No new standards need, work with existing initiatives
STORK and NSTIC sitting in a tree, k-i-s-s-i-n-g …
In the U.S. there is the National Strategy for Trusted Identities in Cyberspace and in the European Union there is similarly unfortunate moniker STORK 2.0, which stands for Secure idenTity acrOss boRders linKed 2.0.
Both are government initiatives dealing with digital identities but they have different goals, says Phil Sealy, research analyst at ABI Research. NSTIC wanted to create an identity ecosystem for use online. This may require use of a token or it may not, the strategy is trying to create the ecosystem to enable this.
STORK is different, it’s trying to enable cross-border use of credentials – government IDs – so that other can have some assurance in an identity, Sealy says. For example, someone can apply for a job in another country and the digital identity will be a certain level of identity assurance to the application. “STORK is based on the use of a physical credential, whereas NSTIC is open ended and embraces all the different types of IDs out there,” Sealy adds.
NSTIC and STORK are two projects focusing on digital identity but the GSMA, the trade association for mobile network operators, is also exploring online identity initiatives. With an addressable market in excess of 22 billion – a combination of government ID, payment and SIM cards – and more than 600 million broadband subscriptions worldwide there is a clear calling and emphasis being placed on the creation of international standards for securing digital identities.
ABI Research recommends that all of these projects work together to create a framework so that no matter which ID is being used – physical card or digital – they can work on a trusted platform. “Efforts are being made to not only bring wider standardization to the market but to additionally enable cross-border interoperability, providing a trusted platform from which cross-border authentication can be enabled,” ABI states in a report.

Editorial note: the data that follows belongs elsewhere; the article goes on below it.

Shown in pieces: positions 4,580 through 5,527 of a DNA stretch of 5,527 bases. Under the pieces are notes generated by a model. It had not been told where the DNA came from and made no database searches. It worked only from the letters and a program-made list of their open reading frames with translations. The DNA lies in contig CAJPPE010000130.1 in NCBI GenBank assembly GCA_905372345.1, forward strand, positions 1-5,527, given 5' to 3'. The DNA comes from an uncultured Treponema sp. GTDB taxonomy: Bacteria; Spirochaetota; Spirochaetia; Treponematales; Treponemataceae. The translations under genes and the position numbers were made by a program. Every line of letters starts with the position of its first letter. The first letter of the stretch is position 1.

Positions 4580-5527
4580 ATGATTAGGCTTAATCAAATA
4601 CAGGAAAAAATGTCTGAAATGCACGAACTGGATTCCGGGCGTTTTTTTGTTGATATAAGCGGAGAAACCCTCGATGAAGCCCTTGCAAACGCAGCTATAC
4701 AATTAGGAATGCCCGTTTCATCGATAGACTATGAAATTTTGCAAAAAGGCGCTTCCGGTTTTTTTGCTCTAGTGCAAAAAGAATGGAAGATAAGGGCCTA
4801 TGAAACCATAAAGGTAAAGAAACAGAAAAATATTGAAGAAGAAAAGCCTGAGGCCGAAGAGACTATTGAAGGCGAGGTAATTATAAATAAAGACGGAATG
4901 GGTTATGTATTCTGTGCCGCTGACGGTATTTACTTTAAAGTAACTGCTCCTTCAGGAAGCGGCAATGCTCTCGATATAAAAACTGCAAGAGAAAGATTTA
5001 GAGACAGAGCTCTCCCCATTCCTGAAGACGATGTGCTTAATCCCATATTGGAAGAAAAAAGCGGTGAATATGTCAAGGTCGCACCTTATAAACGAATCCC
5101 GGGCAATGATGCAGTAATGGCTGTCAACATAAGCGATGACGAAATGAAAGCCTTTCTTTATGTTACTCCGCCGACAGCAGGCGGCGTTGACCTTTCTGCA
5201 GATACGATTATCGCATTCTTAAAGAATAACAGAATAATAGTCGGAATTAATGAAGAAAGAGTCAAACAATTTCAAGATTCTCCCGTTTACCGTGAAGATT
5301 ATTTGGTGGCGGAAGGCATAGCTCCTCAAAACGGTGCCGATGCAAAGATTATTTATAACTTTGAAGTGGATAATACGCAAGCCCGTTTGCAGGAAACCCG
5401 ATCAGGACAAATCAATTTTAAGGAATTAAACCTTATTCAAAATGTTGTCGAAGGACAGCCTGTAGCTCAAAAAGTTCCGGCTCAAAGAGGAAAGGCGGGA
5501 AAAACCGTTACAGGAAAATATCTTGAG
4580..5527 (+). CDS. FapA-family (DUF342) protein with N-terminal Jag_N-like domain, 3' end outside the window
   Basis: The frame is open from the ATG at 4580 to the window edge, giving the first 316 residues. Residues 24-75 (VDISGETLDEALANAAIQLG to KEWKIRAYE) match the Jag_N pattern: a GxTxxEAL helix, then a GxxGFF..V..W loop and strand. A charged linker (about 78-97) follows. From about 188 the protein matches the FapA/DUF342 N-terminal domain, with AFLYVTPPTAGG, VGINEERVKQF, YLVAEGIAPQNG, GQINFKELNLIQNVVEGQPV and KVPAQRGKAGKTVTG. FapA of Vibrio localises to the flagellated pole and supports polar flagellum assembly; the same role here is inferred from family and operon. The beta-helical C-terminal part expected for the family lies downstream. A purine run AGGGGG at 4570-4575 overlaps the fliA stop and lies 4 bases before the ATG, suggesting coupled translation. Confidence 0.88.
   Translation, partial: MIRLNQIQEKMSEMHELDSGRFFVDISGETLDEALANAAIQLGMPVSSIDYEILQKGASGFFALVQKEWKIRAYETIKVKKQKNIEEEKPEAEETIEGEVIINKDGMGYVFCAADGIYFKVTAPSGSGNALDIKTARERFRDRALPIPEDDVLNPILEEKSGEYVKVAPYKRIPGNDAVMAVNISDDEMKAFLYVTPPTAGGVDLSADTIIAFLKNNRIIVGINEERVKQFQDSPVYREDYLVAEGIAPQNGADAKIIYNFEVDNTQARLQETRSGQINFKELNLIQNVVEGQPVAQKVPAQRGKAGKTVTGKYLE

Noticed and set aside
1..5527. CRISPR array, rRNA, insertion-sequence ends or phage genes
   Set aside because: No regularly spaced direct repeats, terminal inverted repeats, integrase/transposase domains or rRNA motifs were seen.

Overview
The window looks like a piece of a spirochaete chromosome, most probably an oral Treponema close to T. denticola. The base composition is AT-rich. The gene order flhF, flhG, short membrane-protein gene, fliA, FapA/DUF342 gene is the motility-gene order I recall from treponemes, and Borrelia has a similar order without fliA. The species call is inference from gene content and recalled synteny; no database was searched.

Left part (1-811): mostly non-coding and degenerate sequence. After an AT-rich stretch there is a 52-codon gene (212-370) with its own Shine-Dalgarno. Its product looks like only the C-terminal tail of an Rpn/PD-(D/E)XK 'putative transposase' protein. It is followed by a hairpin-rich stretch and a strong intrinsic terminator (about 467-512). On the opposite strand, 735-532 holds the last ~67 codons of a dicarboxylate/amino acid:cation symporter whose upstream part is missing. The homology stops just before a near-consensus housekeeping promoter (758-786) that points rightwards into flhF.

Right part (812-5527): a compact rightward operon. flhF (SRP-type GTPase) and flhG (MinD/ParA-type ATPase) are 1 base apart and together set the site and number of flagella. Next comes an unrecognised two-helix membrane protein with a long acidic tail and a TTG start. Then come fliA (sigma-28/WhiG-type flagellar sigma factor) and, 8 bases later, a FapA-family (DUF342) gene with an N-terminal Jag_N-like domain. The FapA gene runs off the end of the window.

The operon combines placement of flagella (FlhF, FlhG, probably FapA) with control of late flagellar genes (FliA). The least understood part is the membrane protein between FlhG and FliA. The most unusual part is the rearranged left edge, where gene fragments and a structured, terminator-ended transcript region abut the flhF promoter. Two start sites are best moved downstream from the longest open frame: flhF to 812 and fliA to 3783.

Addressing how to break down the international barrier for interoperable digital identity is the bigger question. “The current levels of fragmentation are a clear stumbling block, that is further exacerbated by the different approaches taken by individual companies. This is muddied even further by the differing national laws, security and privacy levels, infrastructure and standards used within each country.”
The creation of an international ID standard for everyone to adhere could help, but it’s unlikely that countries who have already invested heavily into identity programs will want to significantly reinvest, limiting uptake to those nations considering migration to next generation credentials and new projects.
“Initiatives such as STORK 2.0, the work being completed by the GSMA on the mobile identity front and NSTIC are best placed to address the interoperability issue,” Sealy says. “Rather than the creation of an international standard, these initiatives are looking at how to embrace all credential and solution types, defining or producing best practices from which countries can follow and adopt to create the trust framework required for cross-border use.”